Peptides are hormones produced by the pituitary gland, a small organ that is present in the neck just below the voice box and just above the eyes. The job of the pituitary gland is to secrete the hormones thyroxine, testosterone, and others which are essential in maintaining healthy muscles, tissues, and the overall wellbeing of an individual.
The role of these hormones in promoting muscle growth is what makes peptides important for bodybuilders. Several peptides have important physiological functions in humans including human growth hormone (HGH) and testosterone in combination with others. Some peptides have more impressive effects in terms of stimulating the significant secretion of the growth hormone 1, while others produce lesser effects.
Peptides that have stimulating effects on the growth hormone release are usually considered effective supplements for fat loss and cutting, while those that stimulate the secretion of testosterone are usually the best for muscle building purposes.
The secretion of HGH through the pituitary gland has a significant effect on muscle development and strength. This is because the higher the levels of HGH in the blood, the more calories a bodybuilder can consume without much difficulty. Some naturally occurring peptides increase HGH levels as well as provide other benefits to the bodybuilder.
Many reviews from athletes indicate that peptides
- Break down fat, remove toxins, and improve well-being;
- Shorten the recovery period after sports injuries and excessive training;
- Participate in the building of lean muscle mass
- Some reviews on peptides also show that they increase strength levels. It will be easier to endure intensive and cardio workouts.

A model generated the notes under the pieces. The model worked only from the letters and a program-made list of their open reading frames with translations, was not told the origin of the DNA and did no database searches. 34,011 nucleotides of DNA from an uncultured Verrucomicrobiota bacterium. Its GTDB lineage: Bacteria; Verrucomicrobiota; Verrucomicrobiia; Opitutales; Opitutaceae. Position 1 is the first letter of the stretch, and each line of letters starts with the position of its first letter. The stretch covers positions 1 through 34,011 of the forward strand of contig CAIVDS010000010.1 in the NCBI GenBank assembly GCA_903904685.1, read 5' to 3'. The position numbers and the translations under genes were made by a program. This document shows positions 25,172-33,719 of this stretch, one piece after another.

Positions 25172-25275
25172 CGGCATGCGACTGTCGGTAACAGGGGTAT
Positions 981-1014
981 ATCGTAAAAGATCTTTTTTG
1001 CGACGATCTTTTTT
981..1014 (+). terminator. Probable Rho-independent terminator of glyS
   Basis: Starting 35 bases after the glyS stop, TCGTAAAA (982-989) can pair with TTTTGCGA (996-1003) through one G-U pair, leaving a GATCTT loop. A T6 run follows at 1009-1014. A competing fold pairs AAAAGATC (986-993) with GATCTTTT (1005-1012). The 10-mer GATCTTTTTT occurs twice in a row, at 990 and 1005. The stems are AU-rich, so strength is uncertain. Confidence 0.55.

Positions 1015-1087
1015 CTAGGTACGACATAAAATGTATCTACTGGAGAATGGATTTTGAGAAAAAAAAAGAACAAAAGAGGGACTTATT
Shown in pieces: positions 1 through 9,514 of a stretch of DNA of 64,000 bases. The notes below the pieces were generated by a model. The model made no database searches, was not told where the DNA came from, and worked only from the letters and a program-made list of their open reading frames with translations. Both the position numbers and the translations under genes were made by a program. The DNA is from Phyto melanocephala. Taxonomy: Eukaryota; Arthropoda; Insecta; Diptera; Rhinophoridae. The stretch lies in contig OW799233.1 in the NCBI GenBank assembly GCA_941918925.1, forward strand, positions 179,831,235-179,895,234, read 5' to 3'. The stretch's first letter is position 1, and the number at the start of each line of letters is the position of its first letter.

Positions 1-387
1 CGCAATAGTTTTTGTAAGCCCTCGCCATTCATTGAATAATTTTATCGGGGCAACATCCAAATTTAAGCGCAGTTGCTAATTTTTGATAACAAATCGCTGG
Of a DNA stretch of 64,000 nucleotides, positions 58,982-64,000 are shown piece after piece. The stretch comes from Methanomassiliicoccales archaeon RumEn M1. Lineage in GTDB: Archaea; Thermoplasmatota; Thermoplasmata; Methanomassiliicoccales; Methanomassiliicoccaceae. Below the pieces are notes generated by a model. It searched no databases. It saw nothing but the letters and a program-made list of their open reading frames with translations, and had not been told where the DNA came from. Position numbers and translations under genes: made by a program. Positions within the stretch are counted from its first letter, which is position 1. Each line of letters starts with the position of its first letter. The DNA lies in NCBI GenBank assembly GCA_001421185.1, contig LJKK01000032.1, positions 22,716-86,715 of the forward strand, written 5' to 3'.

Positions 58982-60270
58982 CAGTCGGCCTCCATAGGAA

Physician reviews of using peptides
- Regulators help to strengthen cartilage and joints, 2 which is especially important during the periods of intense muscle and tubular bone growth (which is important when taking growth hormone or somatotropin cycle);
- Strengthen the immune system, 3 which makes you more resistant to external negative factors during preparations for competitions or while recovering from illness;
- Improve the metabolism, which leads to a comprehensive cleansing of the body of toxins, fats, and detoxes.
Peptides can also cause drowsiness and weakness. If you do not follow the instructions of the drug and do not consult a doctor about the duration of the cycle.
Ordinary people who have taken peptide regulators note that they
- Slow down the aging process, have a rejuvenating effect. The skin becomes firm and radiant. The effect lasts for several months;
- Contribute to effective weight loss
- They participate in the production of melanin, due to which the skin gets beautiful and even tan. This is especially important for bodybuilders preparing for competitions;
- Increase the physical activity endurance;
- Normalize sleep and mental health – it becomes easier to endure difficult life situations, it copes with depression and apathy without psychotropic drugs.
It is important to understand that the effect of peptides extends to many metabolic processes. Someone notes an increase in appetite while the others mild nausea. In this case, you can combine bioregulators with other supplements or adjust the dosage of the drug.
Amino-acids found in peptides